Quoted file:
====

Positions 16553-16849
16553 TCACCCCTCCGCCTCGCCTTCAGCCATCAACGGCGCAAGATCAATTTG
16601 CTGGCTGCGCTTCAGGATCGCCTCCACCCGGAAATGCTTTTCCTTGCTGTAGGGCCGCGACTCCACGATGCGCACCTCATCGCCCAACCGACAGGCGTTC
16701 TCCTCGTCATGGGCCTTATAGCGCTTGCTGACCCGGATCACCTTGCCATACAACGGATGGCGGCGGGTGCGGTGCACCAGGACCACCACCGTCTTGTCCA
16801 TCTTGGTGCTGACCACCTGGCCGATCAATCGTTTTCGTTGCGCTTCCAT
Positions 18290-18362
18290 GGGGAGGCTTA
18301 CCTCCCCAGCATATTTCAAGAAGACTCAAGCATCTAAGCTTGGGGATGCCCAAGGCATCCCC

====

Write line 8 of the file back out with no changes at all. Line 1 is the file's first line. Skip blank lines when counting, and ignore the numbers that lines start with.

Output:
18301 CCTCCCCAGCATATTTCAAGAAGACTCAAGCATCTAAGCTTGGGGATGCCCAAGGCATCCCC